I’m late on this 2017 tournament commentary, but Montpellier, Sofia two weeks ago and Rotterdam, Memphis and Buenos Aires this past week provide some insight that will only become clarified, extended or complicated in the coming weeks as we anticipate the tour touching-down in the desert for the 2017 BNP Paribas Open at Indian Wells, the season’s first Masters 1000.

Dimitrov is still surging though he was beaten in Rotterdam last week by finalist Goffin. Dimitrov took care of business in his hometown of Sofia with what looked like a very emotional bit of tennis for the Bulgarian. A much anticipated SF between Grior and DimitrovBH.jpgDominic Thiem came up empty as the Austrian fell to 24 year-old Nikoloz Basilashvili, from Georgia. Dimitrov is on track for sure. Of course, we had that back in the first weeks of January, our eyes on Baby Fed because of his strong finish to 2016. Indeed, this tennis site strives for no surprises.

In other words, as lovers quarrel over GOAT genitalia, we keep our eyes on the prize.

Dominic Thiem continues to make his case for being a contender. Sure he lost early in Sofia, but he was the #1 seed, and followed that up with a great win in 1R of Rotterdam where he got quite the floater in Sascha Zverev, coming off his win at Montpellier, where he dismantled a bunch of locals on his way to another title (Chardy, Tsonga and Gasquet all took the mat against the young German).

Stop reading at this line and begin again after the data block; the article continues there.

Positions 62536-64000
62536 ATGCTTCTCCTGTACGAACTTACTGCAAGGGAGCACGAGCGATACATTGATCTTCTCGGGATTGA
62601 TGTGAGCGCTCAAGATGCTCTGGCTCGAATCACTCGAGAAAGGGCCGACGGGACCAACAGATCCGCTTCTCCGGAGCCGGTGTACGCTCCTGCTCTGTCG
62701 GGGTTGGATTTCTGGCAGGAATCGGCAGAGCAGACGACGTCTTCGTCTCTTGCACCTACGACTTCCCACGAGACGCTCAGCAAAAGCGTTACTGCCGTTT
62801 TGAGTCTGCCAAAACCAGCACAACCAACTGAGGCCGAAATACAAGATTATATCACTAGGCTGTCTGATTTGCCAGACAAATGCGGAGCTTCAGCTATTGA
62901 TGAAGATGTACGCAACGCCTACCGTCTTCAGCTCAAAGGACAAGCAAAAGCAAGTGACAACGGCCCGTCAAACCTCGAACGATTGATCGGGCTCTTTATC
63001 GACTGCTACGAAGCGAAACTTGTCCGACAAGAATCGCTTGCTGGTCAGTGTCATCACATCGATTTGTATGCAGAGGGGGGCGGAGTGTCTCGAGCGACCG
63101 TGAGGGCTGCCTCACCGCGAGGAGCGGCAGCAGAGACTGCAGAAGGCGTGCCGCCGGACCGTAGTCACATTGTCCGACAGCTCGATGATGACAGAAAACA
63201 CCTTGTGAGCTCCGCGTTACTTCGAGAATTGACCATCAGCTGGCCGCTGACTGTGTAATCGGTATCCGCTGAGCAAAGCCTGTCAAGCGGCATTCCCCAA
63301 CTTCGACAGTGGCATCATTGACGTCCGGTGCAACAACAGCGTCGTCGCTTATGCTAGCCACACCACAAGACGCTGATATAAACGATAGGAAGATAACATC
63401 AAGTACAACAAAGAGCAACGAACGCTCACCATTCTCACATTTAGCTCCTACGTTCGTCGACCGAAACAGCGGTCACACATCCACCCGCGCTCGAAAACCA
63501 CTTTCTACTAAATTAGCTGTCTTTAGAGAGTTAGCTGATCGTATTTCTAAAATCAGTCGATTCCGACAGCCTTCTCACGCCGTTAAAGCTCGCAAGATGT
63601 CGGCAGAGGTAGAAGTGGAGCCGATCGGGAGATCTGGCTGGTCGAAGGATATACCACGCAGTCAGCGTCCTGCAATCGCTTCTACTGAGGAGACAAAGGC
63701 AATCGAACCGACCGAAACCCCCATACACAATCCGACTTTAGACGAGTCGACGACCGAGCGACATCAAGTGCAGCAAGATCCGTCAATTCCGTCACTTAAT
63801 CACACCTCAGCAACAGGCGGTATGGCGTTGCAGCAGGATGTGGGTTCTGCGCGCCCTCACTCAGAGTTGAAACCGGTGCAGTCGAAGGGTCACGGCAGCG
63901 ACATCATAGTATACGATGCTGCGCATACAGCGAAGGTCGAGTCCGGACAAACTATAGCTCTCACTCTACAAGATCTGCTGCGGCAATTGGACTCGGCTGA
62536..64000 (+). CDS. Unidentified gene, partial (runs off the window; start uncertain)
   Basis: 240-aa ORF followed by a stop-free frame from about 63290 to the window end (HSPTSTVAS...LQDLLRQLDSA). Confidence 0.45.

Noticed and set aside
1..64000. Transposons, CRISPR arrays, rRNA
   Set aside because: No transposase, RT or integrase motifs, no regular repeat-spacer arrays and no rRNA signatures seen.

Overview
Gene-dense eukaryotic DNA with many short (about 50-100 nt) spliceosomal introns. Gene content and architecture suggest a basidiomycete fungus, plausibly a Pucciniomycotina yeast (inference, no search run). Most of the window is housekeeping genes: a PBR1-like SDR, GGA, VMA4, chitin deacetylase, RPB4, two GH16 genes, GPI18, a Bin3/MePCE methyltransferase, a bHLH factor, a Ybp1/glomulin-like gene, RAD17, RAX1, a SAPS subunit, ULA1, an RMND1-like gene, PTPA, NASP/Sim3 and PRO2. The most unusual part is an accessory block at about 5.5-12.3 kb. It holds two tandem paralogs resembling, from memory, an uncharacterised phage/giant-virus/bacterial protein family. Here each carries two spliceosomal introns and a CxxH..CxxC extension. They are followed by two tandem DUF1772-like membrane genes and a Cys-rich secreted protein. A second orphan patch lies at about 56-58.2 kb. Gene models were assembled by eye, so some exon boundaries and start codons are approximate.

Thiem beat Zverev 36 63 64 in a show of big hitting youngsters showcasing the future. Something to keep an eye on: Thiem figured-out the 6’6″ Zverev had trouble with balls below the net; this became an obvious strategy and advantage. Turned the match around.dominicthiem2017australianopenday2pucnqoemiojl Clearly, Zverev is the next Del Potro. Aside from obvious style differences, the comparison is pretty clean though Zverev needs to develop that huge FH. Good early season match-up of future stars we’ll probably reference again.